The State health sector is one of the worst impacted by the economic woes the country has been facing for over a year now. Medicine shortages, delay in operations due to shortages of essential drugs, lack of basic equipment, etc. are among the problems the sector is facing with little sign of improvement.
According to the Government Medical Officers’ Association (GMOA) there is a shortage of over 120 drugs which includes painkillers, drugs for diabetic, cancer and heart patients in State-funded hospitals. As a result, patients who visit Government hospitals are given a prescription to buy medicine from private pharmacies which are available at exorbitant prices but not within the reach of the majority of people.
The shortages in the State health sector have not impacted private pharmacies. The All-Island Private Pharmacy Owners Association and the Pharmaceutical Society of Sri Lanka say they have adequate stocks at present, but it all comes at a price.
There are millions of Sri Lankans who depend on medicines issued by Government hospitals as well as for healthcare as they are unable to afford medicine from a private pharmacy nor hospitalisation at a private facility. The non-availability of free medicine is making many skip the necessary treatment till they are available once again at Government hospitals, thus putting their lives at risk.
The country’s free healthcare system, once held up as a model for many countries in Asia, is seeing its worst downturn. Health indicators which Sri Lanka once boasted to the rest of the world as among the best are now increasingly faltering, to the dismay of many.
The Parliamentary Committee on Ways and Means chaired by MP Patali Champika Ranawaka this week disclosed that more than 3.7 million applications were received from those seeking benefits from the Government social security schemes. While the World Bank has said that 30% of the recipients of the Samurdhi allowance are not eligible for it and there needs to be a better system of scrutinising applicants, there are still millions who need Government assistance to get by. For them a meal on the table is the priority while medical needs, unless it’s given free of charge, will not be a priority.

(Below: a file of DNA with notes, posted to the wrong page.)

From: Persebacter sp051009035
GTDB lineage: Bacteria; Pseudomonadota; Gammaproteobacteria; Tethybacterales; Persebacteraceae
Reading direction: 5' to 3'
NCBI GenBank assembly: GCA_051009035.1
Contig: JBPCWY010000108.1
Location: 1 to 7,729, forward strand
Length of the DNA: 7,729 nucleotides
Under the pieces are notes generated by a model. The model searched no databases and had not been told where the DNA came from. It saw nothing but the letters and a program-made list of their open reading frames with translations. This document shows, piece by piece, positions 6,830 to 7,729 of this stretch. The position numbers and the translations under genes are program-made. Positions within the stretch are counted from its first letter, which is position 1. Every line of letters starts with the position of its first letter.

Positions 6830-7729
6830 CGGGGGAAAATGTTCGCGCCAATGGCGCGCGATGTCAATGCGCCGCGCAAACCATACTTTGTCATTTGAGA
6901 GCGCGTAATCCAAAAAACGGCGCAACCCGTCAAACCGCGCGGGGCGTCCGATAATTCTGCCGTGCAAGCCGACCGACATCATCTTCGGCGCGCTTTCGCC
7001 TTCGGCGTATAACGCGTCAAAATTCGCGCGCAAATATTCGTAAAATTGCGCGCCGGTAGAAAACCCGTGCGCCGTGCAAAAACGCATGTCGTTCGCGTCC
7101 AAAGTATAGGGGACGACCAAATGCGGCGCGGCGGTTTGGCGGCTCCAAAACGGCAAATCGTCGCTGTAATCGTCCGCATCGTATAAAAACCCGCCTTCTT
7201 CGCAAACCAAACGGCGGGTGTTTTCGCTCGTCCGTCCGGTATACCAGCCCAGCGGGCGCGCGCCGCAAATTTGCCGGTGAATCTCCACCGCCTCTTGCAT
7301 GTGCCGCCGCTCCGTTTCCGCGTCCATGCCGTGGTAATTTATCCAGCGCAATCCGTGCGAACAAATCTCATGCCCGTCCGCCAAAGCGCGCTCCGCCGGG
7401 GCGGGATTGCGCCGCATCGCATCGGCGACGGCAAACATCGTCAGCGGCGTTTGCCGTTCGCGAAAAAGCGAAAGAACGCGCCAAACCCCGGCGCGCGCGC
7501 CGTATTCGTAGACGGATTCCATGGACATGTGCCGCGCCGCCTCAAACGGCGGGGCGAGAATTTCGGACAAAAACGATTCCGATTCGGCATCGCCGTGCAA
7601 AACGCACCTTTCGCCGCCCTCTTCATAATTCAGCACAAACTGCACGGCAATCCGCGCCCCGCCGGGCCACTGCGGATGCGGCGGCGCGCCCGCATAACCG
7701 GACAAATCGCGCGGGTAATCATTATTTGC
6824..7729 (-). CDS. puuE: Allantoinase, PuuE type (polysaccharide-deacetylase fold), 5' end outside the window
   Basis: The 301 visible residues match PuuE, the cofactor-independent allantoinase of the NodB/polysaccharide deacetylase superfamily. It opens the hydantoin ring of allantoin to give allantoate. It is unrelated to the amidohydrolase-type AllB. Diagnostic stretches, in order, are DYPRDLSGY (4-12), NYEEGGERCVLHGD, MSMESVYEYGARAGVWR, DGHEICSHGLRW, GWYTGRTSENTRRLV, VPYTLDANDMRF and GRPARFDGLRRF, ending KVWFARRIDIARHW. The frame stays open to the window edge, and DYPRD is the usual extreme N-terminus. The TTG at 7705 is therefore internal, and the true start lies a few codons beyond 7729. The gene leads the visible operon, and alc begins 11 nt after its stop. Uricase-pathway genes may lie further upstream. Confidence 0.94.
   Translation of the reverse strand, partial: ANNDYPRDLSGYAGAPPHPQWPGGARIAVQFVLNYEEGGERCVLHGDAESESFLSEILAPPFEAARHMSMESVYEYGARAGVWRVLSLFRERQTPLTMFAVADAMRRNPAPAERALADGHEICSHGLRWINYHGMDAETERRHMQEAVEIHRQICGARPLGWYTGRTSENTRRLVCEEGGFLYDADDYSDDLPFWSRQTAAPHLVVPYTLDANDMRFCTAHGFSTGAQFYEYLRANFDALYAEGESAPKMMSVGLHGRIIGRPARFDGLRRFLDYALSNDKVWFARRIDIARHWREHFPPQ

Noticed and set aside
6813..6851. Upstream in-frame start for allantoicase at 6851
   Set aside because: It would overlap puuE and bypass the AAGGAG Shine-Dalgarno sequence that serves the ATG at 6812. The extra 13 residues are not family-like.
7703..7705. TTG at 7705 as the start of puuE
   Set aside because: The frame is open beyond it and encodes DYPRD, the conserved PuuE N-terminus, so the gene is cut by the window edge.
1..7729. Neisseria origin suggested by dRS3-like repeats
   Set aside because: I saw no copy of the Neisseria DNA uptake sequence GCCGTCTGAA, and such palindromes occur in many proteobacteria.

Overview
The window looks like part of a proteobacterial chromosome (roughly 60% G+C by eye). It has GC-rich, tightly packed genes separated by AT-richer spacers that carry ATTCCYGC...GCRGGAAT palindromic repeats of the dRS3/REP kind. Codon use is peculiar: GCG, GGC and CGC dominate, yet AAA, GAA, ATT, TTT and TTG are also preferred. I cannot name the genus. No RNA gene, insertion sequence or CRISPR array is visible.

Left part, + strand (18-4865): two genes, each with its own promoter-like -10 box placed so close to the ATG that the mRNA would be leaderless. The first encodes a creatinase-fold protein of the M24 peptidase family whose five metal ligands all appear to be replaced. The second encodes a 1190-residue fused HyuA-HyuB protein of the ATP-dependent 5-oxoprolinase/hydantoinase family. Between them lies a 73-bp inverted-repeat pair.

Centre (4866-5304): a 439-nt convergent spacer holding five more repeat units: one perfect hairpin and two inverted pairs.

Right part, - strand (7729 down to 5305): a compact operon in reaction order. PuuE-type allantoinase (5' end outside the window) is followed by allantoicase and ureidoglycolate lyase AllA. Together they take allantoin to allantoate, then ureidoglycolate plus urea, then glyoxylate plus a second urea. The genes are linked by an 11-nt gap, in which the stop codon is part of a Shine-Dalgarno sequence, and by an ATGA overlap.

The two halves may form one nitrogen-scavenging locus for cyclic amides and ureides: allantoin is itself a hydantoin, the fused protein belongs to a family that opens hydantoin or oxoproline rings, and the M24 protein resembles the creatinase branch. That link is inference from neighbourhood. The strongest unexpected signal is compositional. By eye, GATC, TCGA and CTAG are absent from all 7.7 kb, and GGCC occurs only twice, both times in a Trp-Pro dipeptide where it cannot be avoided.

This is why the Health Ministry must do more to put back Government hospitals to where they were before the dismal economic policies of former President Gotabaya Rajapaksa pushed it to the brink. The sector is riddled with allegations of bribery and corruption, some so serious that the Supreme Court has had to intervene in some cases to put a stop to irregular procurement of medicines.
Health Minister Keheliya Rambukwella has had serious allegations made against him for his interference in the procurement process and though he has denied the allegations, there are many unanswered questions which have added to the lack of public faith in the Government ability to deal seriously with the problems facing the Government health services.
The health and education sectors are the most vital for any country and the Government must provide adequate funds so that they can function smoothly. Over the years, these very sectors have been largely neglected with inadequate funds allocated in the budget to ensure that they function effectively and efficiently. As the country slowly moves towards better economic times, the Government must ensure that the shortcomings in the State-funded health and education systems are addressed as promptly as possible.